Surviving First Year at the University

As you enter into the university, you have a clean academic slate, a lot of independence, and many important decisions to make as you journey into adulthood.

Your choices and behaviours during your first year of college will have a significant impact on the rest of your academic experience.

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For all new students, the first few weeks on campus are important. You make vital decisions that will affect the rest of your life during this time.

Whatever you do, be yourself and try to enjoy your college experience to the most. Expect some tension and homesickness, but don’t let these feelings depress you.

To learn all the necessary tips on Surviving First Year at the University, keep reading, as this article shall provide you with details.

25 Tips for Surviving University in the First Year

Below we provide you with Tips for Surviving University in the First Year;

Go to All Orientations

Do you need to go on yet another campus tour? Yes. The faster you learn your way around campus and all the red tape, the more at ease you’ll feel and the better prepared you’ll be when issues arise.

Get To Know Your Roommate and Others in Your Residence Hall

The majority of the people you live with are going through similar experiences and emotions, and they are your main safety net not just this year but for the rest of your life.

You can switch housemates after the first semester or stay with the same roommate for the entire four years if you take the time to get to know your fellow first-year students.

Get Organized

Teachers in secondary school tended to walk you through all of your homework and due dates.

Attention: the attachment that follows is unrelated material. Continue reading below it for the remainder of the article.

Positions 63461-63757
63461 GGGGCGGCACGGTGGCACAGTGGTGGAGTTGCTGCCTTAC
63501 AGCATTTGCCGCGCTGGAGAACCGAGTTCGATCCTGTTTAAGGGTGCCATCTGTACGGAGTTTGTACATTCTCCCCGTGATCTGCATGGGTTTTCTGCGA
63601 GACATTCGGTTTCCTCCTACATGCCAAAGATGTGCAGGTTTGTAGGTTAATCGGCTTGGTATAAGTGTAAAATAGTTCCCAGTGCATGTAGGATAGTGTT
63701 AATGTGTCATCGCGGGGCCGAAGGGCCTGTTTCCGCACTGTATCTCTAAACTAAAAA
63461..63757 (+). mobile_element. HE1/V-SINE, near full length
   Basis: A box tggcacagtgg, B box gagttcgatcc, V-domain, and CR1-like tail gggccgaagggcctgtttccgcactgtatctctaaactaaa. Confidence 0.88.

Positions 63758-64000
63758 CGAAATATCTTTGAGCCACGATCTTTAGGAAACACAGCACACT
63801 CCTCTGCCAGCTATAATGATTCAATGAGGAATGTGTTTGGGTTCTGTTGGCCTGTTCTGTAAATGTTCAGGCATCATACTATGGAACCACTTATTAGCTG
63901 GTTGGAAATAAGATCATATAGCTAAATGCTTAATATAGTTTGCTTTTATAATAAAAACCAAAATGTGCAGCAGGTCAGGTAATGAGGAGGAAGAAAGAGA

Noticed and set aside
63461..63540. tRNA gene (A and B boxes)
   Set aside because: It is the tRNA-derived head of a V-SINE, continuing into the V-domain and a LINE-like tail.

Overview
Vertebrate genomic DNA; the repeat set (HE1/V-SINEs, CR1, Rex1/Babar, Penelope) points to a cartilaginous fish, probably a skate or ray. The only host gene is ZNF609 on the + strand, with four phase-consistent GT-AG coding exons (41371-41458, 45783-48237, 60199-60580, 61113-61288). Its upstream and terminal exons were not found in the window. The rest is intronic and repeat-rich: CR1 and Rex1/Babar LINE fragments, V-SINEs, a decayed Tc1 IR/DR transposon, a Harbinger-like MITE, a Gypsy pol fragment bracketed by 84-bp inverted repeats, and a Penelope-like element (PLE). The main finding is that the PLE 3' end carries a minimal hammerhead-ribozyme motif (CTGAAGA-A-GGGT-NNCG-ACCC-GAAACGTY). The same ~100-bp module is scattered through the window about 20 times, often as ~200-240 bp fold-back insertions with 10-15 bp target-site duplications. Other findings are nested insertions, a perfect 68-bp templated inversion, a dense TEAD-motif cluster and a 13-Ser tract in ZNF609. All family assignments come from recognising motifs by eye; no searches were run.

In college, lecturers frequently post homework for the entire semester and expect you to be prepared. Purchase an organiser, use an app, or acquire a large wall calendar to keep track of when assignments are due.

Find the Ideal Place for You to Study

It could be your hostel room or a pleasant corner of the library, but choose a location that allows you to get your work done while minimising interruptions.

Go to Class

Isn’t it self-evident? However, sleeping in and missing that 8 a.m. session will be tempting at times. Stay away from the temptation.

Aside from learning the subject in class, you’ll also get important information from the professors regarding what to expect on examinations, changes in due dates, and so on.

Become an Expert on Course Requirements and Due Dates

Professors work tirelessly to create course syllabi and calendars so that you know exactly what is expected of you and when.

Meet With Your Professors

I can promise you that getting to know your instructors has only positive consequences, especially if you run into problems later in the semester.

Professors set aside office hours specifically for the aim of engaging with students and making use of that time.

Get To Know Your Academic Adviser

This is the individual who will assist you with course conflicts, course additions and drops, and class schedules for future semesters.

This individual is a valuable resource for you and should be the first person you contact if you have any academic concerns or conflicts. And don’t be scared to request another adviser if you don’t get along with the first one.

Seek a Balance

University life is a mash-up of social and intellectual activities. Don’t tip the scales too far one way or the other.

Make yourself the life of the class and the party. One student used to declare that her credo was “study hard so she could play hard.”

Get Involved on Campus

A common issue for many new students is a combination of homesickness and a sense of not quite belonging.

Is there a way out? Consider joining a small number (but not too many) of student organisations, clubs, or sports teams. You’ll meet new people, learn new skills, and become more involved at school.

Strive for Good Grades